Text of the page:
Explained: How political parties are registered in India
Former Chief Minister of Punjab Captain Amarinder Singh announced on Wednesday that he would form his own political party in Punjab ahead of the state assembly elections. He said his party’s name and symbol will not be announced until after the election commission’s approval.
The captain said his lawyers were working on the formal process of applying to form a new state party to the Election Commission. Punjab’s legislative elections are expected to take place in February or March 2022.
Registration of a political party
According to the Election Commission, any party wishing to be registered must submit an application to the Commission within 30 days of the date of its formation in accordance with the directives prescribed by the Commission in the exercise of the powers conferred by Article 324 of the Constitution of India and Section 29A of the Representation of the People Act, 1951. The registration of all political parties is governed by the provisions of Section 29A of the Representation of the People Act, 1951.
In accordance with existing guidelines, the applicant is encouraged to publish a proposed party name in two national dailies and two local dailies, and allow two days to submit objections, if any, to the proposed registration of the party to the Commission. within 30 days of publication. The publication notice is also posted on the website of the Election Commission.
To register a political party, an application for registration must be sent by registered mail or presented in person to the Secretary of the Election Commission within 30 days of the date of incorporation of the party in the prescribed format. The format is available on request by mail or at the counter of the EC office and is also available on their website.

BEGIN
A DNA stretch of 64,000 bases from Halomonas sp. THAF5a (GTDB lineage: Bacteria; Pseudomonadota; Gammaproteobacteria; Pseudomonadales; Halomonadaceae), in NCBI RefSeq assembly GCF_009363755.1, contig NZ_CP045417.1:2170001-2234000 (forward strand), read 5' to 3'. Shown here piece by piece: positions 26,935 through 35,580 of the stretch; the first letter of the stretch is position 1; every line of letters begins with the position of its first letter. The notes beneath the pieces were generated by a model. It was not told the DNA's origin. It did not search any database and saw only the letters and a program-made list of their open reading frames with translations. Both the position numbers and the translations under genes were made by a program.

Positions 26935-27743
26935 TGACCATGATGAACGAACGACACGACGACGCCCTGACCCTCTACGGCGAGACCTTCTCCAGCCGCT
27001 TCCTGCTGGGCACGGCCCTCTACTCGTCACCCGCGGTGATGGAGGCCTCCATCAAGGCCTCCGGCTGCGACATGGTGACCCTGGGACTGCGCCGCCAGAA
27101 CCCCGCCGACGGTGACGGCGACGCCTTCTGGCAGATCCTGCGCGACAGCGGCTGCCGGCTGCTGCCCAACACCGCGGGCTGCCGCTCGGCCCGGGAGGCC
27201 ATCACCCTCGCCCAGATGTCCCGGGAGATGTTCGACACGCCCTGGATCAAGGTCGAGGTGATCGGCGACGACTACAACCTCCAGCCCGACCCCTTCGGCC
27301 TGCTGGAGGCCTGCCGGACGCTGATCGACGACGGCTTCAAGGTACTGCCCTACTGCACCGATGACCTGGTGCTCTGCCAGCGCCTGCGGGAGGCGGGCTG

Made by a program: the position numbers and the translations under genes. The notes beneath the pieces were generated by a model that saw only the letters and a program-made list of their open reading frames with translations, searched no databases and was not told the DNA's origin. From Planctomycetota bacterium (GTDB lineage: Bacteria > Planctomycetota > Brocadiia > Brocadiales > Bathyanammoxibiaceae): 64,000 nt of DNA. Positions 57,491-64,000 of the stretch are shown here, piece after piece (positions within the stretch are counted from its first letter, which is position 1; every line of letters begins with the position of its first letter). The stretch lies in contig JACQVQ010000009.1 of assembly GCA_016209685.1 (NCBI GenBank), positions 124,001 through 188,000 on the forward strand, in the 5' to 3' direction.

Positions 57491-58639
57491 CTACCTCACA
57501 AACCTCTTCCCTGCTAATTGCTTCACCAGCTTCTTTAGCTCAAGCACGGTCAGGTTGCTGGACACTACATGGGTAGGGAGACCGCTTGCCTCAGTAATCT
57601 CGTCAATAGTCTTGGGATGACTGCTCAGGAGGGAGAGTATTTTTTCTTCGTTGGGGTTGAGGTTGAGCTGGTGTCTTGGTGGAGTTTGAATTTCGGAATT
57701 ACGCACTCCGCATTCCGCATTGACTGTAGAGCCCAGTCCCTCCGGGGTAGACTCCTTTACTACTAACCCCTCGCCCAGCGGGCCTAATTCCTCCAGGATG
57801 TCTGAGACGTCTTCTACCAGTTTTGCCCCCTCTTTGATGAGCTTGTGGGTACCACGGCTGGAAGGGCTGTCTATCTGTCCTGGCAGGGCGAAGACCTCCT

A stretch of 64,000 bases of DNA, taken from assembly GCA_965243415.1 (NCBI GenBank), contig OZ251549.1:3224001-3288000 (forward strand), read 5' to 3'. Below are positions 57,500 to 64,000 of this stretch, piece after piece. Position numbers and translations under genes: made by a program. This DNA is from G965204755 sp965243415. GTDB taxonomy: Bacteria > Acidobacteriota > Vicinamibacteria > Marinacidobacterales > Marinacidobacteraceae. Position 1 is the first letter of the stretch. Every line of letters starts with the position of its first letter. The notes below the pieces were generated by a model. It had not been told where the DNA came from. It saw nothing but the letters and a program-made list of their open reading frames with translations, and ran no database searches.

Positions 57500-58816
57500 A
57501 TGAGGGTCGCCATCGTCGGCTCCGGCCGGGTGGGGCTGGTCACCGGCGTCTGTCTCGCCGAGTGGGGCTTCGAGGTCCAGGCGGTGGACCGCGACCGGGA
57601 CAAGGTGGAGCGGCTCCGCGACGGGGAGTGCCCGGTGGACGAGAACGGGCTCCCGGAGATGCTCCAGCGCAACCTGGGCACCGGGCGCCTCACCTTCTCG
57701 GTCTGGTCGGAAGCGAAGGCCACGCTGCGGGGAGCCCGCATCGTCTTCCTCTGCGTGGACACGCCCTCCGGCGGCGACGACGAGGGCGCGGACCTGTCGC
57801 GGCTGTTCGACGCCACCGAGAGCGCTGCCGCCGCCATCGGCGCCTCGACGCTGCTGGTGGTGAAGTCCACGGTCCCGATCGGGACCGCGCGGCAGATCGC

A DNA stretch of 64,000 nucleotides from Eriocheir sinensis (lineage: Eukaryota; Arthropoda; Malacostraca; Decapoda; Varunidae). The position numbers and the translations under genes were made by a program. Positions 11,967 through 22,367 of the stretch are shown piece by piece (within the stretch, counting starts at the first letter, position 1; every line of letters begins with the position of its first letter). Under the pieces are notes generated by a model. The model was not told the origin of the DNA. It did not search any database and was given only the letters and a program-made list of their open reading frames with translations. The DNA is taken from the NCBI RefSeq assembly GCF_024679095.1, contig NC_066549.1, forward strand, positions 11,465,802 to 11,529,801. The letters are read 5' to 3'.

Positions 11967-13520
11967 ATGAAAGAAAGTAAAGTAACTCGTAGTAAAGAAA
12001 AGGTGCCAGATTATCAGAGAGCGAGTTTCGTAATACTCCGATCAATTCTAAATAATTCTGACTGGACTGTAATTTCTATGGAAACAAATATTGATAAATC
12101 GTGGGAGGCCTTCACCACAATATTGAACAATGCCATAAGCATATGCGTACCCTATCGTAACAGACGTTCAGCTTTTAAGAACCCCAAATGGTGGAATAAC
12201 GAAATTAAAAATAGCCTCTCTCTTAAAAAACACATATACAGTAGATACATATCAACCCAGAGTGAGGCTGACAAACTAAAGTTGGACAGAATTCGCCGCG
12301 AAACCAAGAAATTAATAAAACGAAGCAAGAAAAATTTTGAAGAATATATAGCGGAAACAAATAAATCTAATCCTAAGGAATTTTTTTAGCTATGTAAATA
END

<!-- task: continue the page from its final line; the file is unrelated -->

The request must be accompanied by a draft request of Rs10,000. It must also include a printed copy of the memorandum, rules and regulations or the constitution of the Party. There should be a specific provision in the Constitution / rules and regulations / party memorandum regarding organizational elections at different levels and the periodicity of such elections and terms of office of party leaders.
He must also have the latest electoral rolls of at least 100 party members to prove that they are registered voters. The request would also require an affidavit signed by the president or the general secretary of the party and sworn in before a first class magistrate / commissioner for oaths) / notary public to the effect that no member of the party is a member of another political party registered with the Commission.
In addition, individual affidavits of at least 100 party members would also be required to ensure that they are not members of another political party registered with the Commission.
Why registering with the EC is important
To be clear, it is not mandatory to register with the Election Commission, but registering as a political party with the EC has its advantage in terms of the intention to avail itself of the provisions of the Law on the representation of the people, 1951, (relating to the registration of political parties).